Wednesday Ben Bernanke spoke on the state of the economy and likely Federal Reserve policy. The result was essentially more of the same, with indications that rates can stay low for a very long time due to the rather horrible job market.
It was also said that the latest quantitative easing will be ending and without significant effects on the financial markets. The implied message is that quantitative easing is just easing liquidity issues that have now cleared up slightly. Therefore, reducing the easing will not affect markets. Whether this will be true or not remains to be seen, but it does seem that the market is rather bearish facing the prospect of quantitative easing no longer supporting markets.
On the other side of the coin, you have true inflation hawks and commodity bulls who are very pessimistic on the entire U.S. economy and how it is being managed. They believe that rates are too low, resulting in nothing more than useless inflation on U.S. citizens. In extreme cases, they firmly believe that keeping rates low will do absolutely nothing to benefit the U.S. economy and will only delay the inevitable massive drop in asset prices which is necessary for a recovery.
My speculation is that a significant (.50% or larger) increase to the federal funds and/or discount rates would immediately sap inflation. Oil prices would tank hard, along with most other commodities. Treasuries would likely take an immediate hit, as would long term notes and bonds.
On the international fronts, China would see an immediate loss on investment in U.S. debt purchased recently. The U.S. dollar would likely begin to stop falling on a worldwide basis, and it would probably slow its fall against the Yuan unless the Chinese accelerated their revaluation.
However, raising rates could result in a boost to the U.S. economy, in that it may encourage banks to stop hoarding money and to begin loaning it out because borrowing costs would no longer be zero. As far as I know, banks have been borrowing money through the discount window at zero cost, then reinvesting the money into extremely safe assets such as T-bills and one year notes. If they had to pay 0.50% to borrow short term, they would either stop borrowing and lending, or they would keep borrowing at the new rate but start lending at 1% return instead, and so on. This sounds like very little difference, but it could cause savings account rates across the country to rise significantly. It would increase the saving rate slightly because workers would see some reason to save, although very little.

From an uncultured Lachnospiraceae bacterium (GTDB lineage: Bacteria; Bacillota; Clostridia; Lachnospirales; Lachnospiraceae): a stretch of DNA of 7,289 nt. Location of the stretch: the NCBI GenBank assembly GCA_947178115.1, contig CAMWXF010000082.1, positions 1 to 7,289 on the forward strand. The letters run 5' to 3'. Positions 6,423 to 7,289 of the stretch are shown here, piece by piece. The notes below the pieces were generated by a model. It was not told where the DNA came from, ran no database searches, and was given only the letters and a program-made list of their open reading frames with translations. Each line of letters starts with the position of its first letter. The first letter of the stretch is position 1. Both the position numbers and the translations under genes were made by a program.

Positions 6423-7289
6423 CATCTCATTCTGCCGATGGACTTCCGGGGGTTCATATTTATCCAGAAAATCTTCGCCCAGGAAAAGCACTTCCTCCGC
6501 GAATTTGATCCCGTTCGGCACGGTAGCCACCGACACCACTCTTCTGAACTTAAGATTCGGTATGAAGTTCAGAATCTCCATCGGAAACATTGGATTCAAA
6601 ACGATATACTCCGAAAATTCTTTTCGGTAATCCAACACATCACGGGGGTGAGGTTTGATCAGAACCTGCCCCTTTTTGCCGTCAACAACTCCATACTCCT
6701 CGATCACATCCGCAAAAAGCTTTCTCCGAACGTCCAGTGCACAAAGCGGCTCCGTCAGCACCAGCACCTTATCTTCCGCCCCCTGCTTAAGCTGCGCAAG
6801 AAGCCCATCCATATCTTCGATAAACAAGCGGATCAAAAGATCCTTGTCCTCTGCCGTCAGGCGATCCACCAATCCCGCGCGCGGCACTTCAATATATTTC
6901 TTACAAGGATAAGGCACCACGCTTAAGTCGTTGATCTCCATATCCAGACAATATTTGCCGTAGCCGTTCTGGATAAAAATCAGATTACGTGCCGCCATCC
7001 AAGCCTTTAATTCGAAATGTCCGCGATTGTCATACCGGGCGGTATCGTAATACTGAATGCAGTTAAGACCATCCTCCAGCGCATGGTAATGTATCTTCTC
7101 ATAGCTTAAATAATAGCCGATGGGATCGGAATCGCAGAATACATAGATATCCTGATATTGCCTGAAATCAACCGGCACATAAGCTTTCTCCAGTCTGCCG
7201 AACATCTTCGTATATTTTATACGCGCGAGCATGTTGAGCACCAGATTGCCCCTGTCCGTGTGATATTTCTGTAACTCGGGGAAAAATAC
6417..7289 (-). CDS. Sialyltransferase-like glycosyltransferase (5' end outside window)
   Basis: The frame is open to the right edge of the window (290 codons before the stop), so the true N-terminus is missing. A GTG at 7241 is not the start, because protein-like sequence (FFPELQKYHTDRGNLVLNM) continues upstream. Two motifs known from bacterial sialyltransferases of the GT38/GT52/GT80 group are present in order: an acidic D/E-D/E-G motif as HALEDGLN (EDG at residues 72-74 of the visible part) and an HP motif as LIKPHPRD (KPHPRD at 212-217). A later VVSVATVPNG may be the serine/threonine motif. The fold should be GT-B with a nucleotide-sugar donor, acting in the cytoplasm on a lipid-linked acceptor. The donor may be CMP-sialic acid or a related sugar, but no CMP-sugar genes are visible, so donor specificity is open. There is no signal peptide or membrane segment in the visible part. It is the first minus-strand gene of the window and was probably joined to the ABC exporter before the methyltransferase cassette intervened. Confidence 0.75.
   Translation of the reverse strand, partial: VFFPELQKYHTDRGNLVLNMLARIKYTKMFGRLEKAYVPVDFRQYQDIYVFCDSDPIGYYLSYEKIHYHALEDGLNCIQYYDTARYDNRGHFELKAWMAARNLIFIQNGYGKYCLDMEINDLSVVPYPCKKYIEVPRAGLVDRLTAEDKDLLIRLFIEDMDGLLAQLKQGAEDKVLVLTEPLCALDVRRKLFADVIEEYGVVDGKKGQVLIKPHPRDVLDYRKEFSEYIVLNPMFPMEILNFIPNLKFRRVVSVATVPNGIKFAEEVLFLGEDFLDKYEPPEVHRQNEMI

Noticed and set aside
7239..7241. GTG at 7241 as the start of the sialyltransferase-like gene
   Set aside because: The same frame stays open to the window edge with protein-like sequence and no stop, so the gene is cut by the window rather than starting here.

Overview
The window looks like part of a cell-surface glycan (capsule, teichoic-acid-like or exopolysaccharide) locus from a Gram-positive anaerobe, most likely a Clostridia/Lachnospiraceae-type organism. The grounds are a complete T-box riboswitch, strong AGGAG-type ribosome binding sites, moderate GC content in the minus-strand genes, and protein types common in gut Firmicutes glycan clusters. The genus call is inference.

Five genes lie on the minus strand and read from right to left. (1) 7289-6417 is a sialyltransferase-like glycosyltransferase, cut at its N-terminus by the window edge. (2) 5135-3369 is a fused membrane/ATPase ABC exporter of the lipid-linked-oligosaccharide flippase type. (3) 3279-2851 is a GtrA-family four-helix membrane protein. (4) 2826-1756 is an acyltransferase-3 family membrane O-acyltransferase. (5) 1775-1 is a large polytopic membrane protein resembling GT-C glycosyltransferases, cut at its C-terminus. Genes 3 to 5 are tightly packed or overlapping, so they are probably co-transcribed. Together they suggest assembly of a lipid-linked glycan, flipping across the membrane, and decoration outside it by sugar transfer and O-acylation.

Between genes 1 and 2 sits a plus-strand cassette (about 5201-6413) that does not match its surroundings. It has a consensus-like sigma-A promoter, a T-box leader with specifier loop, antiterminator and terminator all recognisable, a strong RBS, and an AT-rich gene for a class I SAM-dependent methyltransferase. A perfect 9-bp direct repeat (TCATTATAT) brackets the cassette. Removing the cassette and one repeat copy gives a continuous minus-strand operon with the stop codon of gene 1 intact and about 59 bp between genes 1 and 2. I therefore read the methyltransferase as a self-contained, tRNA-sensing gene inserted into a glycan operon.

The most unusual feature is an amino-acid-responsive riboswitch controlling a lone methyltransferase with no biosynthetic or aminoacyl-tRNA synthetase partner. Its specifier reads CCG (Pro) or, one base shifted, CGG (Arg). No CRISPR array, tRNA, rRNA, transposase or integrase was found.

The dollar index is shown below. The effect from the Bernanke speech was very slight, but it did strengthen the dollar slightly.
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It may be too soon to say, but with nonfarm payrolls no longer showing spunk, one must assume that the dollar will have trouble finding strength, although the end of the Fed's quantitative easing may provide support.
The 10 year note is trading at increasingly lower yields, and the speech Wednesday resulted in the 10 year climbing noticeably.
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So, in the end, if the Fed jumps the gun, it seems markets would be jolted back into a state of near deflation, with commodity prices taking massive hits and the dollar rallying. It seems the U.S. economy is currently stuck in a near endless state of steady state. Job growth is moderate at best, inflation is subdued, and U.S. currency is fairly weak. There is a psychological element of growth that is missing for the U.S. economy, and it is doubtful the Fed will increase rates much until that has changed.
On the positive side, if the dollar strengthened, some aspects of normal savings and banking could return, causing a return of confidence, and at the same time halting commodity prices. Innovation could possibly be boosted as rising exports would not provide as much of a boost as otherwise would be the case.
In my eyes, the Fed's eyes are on two things, the value of the Yuan and the U.S. nonfarm payroll numbers. Until both are up, the Fed will sit tight, or more appropriately, sit with a loose money policy. The Fed is facing increasing speculation of a double dip, and I think ending quantitative easing will already be akin to raising rates in normal times.
On an asset basis, TLT would be hit hardest (TBT would rocket), LQD would be hit hard, SPY would likely take a large hit, but higher yielding funds like JNK would likely hold up well.
Disclosure: I am long SPY.